Wednesday, 28 October 2009

Stomping The Stiperstones

The Stiperstones is a 10km ridge in the Shropshire Hills. It is an unmistakable feature since all the other hills around here are rounded. It's an area of heather heathland and, although at this time of year the heather and gorse have gone over, the area remains beautiful.

Five ravens moved along the ridge ahead of us and still found time to make playful dives. I also saw a couple of late red admirals fluttering by and also a couple of pipits and a skylark. On the lower slopes I got a glimpse of four red grouse.

Above is Devil's Chair which is one of the craggy outcrops along the ridge. Click on the images to enlarge them.

Monday, 26 October 2009

Why is it harder going downhill?

I'm spending a few days in the gold and green Shropshire Hills. Small flocks of redwings and fieldfares are working across the trees. I have to say there doesn't seem to be an abundance of haws - little wonder the mistle thrush are being vocal. Although the holly trees seem to have done better. I regularly see buzzards flying over the caravan but have yet to spot a red kite. I'm told there was a pair around here although it's possible they've moved on. I'll keep looking.

This afternoon we enjoyed a short, energetic walk up the double summits of Earl's Hill. The colourful oak, ash, hazel and beech soon gave way to pines as we began the steep climb. And just as the path levels, I climbed over a stile to be greeted with the final gasp - another short but steep grassy climb - but well worth the effort for the views from the top. And then the difficult bit: skidding back downhill. It must be something to do with how our feet grip the ground, or maybe the way we place our feet, but whatever it is, it's always easier to climb than come back down (or is it just my mentality?)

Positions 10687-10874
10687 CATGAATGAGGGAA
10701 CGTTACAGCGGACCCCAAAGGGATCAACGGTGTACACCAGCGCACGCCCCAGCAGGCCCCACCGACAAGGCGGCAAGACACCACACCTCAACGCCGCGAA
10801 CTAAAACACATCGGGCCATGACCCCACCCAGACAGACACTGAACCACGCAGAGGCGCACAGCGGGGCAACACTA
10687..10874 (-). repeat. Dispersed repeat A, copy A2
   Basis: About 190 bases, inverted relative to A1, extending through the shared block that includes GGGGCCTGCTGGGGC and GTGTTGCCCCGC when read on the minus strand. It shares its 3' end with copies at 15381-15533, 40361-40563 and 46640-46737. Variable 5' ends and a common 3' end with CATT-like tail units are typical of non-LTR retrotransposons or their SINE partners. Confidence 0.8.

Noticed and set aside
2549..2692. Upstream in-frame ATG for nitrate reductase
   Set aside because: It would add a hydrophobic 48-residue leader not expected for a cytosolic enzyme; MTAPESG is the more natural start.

Saturday, 17 October 2009

Too late

I enjoyed my visit to Rotherham this weekend and presenting awards to the winners of the Mike Haywood poetry competition which I've recently judged. It's always satisfying to select a winner when you can't fault the poem in any way, as was the case with the winning entry "Dates" by Julie Mellor. I was also pleased to meet the short story judge, John Turner, and of course Graham Rippon who organised the event.

I was thinking of entering the poem below into a local competition (the theme was 'heat') but I didn't manage to edit it sufficiently before the deadline. Not to worry; every poem takes its own time. Anyway, here it is so far:

Great White Horse
As polar bears swim
exhausted after the ice,
and glaciers mourn themselves,
a great white horse begins to swell,
gathering walrus, whale and fox
as it starts to rear, to shake its mane,
ready to fling carcasses
sprawling towards the equator,
and then trample everything below
its white, frothing hooves.

Friday, 2 October 2009

A few more fungi

Thanks to Joyce and Tony for helping me ID a few more photos:Above and below are two views of a deceiver

Next are common yellow russula

And finally birch bolete

from the field book

from the field book
An inspiring gift for anyone who enjoys watching nature.